Access to clean, safe toilets has a knock-on affect for many other aspects of daily life. This year, World Toilet Day is shedding light on one of these: toilets and jobs. So, how are toilets and jobs connected, and what affect could clean, safe toilets have upon the workplace, people’s livelihoods, and the economy?
Inadequate sanitation can and does have serious consequences for people’s health. This leads to many workers having to take multiple days off work as a result of illness, causing dramatic dips in productivity in the workplace. In fact, this loss of productivity can cost countries up to 5% of their GDP (Hutton 2012). And it’s not just illness that leads to reduced productivity – it’s also time lost. Fewer toilets mean more time spent looking for a clean toilet or for a safe space to go in the open. The UN estimates that in India, this lost time costs the economy over $10 billion/year!
Even when there are toilets in the workplace, we often encounter problems with regard to unclean, unsafe toilets and even restricted toilet breaks. These have unprecedented health consequences because it forces workers, and in particular female workers, to feel that they can’t use the toilets at work. Holding it in all day, avoiding food drink, or being unable to safely manage menstruation increases illness (leading to further absenteeism) and risks of disease.
More toilets mean more jobs. Toilets not only require maintenance but also wastewater and solid management services, producing more jobs in the water and sanitation sector. Better water and sanitation management also leads to safer jobs. For example, it provides an opportunity for ‘manual scavengers’ (who empty latrines by cleaning out human faeces with their bare hands) to be retrained in a safer and more sustainable livelihood.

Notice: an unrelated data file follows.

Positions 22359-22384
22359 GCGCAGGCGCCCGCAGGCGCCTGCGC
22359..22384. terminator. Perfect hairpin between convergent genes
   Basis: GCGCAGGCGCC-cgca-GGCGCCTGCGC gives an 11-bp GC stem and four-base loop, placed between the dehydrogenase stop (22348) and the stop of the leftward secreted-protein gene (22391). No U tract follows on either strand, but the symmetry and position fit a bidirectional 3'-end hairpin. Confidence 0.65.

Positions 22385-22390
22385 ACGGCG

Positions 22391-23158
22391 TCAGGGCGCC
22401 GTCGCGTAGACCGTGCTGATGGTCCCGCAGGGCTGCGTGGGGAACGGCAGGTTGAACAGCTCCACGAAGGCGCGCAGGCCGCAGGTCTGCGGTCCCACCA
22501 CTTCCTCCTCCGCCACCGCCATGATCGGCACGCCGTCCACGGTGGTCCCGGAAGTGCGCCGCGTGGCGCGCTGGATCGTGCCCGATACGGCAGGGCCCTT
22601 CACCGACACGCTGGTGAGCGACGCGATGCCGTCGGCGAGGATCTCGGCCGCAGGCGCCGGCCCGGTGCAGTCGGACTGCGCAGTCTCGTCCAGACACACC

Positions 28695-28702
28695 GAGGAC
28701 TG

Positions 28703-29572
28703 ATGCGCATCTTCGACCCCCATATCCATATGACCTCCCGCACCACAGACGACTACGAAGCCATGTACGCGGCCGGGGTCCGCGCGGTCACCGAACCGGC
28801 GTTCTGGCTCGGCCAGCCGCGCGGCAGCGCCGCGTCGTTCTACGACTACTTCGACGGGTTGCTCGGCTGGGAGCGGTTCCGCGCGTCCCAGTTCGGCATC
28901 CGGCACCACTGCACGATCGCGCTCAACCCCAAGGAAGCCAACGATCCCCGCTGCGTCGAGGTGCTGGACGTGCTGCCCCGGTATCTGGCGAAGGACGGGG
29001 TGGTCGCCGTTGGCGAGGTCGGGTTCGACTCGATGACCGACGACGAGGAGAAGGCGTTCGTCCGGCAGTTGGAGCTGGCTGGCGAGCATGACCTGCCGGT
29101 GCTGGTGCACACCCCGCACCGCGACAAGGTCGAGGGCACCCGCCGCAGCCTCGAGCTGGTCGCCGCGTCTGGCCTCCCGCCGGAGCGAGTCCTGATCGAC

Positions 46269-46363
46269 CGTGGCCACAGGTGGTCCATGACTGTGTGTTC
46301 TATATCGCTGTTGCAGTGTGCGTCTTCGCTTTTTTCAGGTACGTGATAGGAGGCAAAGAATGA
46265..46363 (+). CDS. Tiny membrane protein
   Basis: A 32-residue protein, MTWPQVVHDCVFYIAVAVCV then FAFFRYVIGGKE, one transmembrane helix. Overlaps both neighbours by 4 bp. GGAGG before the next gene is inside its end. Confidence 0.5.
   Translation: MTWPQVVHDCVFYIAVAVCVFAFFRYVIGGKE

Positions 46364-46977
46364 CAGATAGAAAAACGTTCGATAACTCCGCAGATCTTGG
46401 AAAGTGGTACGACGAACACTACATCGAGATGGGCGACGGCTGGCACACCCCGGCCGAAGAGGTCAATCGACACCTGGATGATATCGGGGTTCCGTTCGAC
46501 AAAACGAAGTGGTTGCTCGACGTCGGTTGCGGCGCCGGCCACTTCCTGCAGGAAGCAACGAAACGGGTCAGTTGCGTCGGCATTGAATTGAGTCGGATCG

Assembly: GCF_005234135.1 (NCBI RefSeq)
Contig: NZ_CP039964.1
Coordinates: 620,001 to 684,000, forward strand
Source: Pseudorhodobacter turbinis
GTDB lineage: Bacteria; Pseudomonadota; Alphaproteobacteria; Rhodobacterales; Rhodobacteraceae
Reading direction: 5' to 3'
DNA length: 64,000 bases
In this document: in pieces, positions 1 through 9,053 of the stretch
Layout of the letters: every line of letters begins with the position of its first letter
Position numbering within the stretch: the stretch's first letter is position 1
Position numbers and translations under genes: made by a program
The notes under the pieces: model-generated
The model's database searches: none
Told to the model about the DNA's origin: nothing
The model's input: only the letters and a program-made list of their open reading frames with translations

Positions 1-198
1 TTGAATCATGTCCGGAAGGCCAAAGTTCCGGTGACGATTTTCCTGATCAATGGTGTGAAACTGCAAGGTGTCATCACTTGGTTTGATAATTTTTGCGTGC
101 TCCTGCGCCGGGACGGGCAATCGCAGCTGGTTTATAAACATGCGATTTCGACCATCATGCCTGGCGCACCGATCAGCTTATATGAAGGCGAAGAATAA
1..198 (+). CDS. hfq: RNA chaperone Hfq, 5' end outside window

Breaking the #ToiletTaboo
It is obvious that toilets are exceptionally important and they can have life-changing impacts for those in need. So why are an estimated 530,000 children still dying every year from diarrhoeal diseases caused by dirty water and poor sanitation? Part of the problem, is the #toilettaboo. Many are shy to talk about toilets and this only intensifies the ‘silent’ nature of this issue. How can we address a global sanitation crisis, if we are not talking about toilets?
‘We must break the taboos’ (Ban Ki-Moon, 2013)
This is where you come in …
What can you do? We want you to talk about toilets! Help us to break the #toilettaboo and raise awareness of the global sanitation crisis.
Chat to your friends, your sister, your next door neighbour – for example, ask how many of them knew that the equivalent on 90 school buses filled with under fives die every single day because of poor water, sanitation, and hygiene?
Take to Twitter and shout about your support for World Toilet Day (Don’t forget to mention us! @SanFirstUK) #worldtoiletday #toilettaboo #sanitationfirst #weneedtotalkabouttoilets
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Although World Toilet Day comes around just once a year, Sanitation First is dedicated to working on toilets and sanitation issues all year round.
- http://www.unescap.org/media-centre/feature- story/access-water- asia-pacific%E2%80%99s-silent-crisis